I guess we have a different definition for direct experience.
To me, direct experience is simply the non conceptual, raw data that is "received via the senses", not the the conceptual overlay you call "I see fire".
The conceptual overlay contains a subject and objects, it defines processes and relations - whereas direct experience contains none of that.
Sure, agree.henry quirk wrote: ↑Sat May 16, 2020 12:45 amOn-going direct experience, what a person sees, smells, hears, tactilely feels, tastes, informs that dynamic catalog you call acquired knowledge. Acquired knowledge allows a person to more keenly judge what he apprehends directly (the fire he sees, smells, feels, and hears also burns so he should take care).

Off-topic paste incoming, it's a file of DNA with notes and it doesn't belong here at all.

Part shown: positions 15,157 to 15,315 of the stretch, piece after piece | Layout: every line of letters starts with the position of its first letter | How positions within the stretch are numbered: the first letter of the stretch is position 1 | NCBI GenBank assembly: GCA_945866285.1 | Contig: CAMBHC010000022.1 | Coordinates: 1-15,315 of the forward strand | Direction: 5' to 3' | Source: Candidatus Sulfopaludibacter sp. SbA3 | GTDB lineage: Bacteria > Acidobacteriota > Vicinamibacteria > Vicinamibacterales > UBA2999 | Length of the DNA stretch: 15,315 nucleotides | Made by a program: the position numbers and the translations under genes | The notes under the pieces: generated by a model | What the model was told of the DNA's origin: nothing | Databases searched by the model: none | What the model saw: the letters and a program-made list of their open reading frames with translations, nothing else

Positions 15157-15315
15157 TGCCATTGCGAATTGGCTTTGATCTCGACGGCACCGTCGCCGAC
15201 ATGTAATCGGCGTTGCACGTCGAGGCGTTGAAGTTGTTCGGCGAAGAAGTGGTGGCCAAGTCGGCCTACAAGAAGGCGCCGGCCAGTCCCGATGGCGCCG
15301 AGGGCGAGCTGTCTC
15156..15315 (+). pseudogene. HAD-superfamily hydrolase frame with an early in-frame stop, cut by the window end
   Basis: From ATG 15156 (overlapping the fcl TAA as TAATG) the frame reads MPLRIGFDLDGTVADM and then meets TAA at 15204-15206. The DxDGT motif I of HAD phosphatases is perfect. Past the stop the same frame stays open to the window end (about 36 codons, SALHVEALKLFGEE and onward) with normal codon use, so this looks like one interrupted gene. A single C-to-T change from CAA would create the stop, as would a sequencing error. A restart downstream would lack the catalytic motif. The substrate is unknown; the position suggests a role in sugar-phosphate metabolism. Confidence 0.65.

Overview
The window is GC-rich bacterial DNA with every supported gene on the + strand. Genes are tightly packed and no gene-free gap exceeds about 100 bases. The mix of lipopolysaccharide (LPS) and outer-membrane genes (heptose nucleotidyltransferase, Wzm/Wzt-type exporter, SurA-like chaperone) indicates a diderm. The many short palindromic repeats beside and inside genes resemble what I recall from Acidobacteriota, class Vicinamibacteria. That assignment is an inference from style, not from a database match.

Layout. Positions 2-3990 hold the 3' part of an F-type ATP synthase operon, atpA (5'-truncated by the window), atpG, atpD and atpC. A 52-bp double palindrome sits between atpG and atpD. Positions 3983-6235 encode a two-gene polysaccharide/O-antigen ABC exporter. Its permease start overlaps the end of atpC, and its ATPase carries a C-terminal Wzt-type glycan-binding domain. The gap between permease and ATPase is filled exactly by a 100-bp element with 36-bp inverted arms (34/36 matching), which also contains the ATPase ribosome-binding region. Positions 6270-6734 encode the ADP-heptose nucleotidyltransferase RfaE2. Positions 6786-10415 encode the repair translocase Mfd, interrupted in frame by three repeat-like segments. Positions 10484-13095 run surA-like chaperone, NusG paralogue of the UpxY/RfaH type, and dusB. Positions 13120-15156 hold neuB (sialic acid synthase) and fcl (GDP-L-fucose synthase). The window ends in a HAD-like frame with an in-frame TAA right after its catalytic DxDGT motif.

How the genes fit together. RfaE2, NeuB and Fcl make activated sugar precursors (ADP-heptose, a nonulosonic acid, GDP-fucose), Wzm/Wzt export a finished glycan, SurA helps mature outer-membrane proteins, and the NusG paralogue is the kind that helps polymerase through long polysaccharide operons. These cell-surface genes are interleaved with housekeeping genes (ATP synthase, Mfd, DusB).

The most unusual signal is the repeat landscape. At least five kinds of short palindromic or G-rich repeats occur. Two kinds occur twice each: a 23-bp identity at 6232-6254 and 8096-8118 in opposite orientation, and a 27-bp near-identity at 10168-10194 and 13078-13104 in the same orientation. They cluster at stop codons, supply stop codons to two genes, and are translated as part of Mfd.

Again, this depends how you define real.
To me, the border between real and made/thought up is direct experience - direct experience is real, whatever thought/knowledge makes of it is conceptual - thus, ultimately, not real.
And, yes, sure, conceptual interpretations are based on direct experience, but they are not it! They are a finger pointing at the moon.
Yet... modern science is not certain at all if "atoms" are not only a convenient interpretation of something that is not physical at all...
Maybe initially, but now, as an adult, you base your interpretations pretty much only on acquired knowledge, not on direct experience anymore.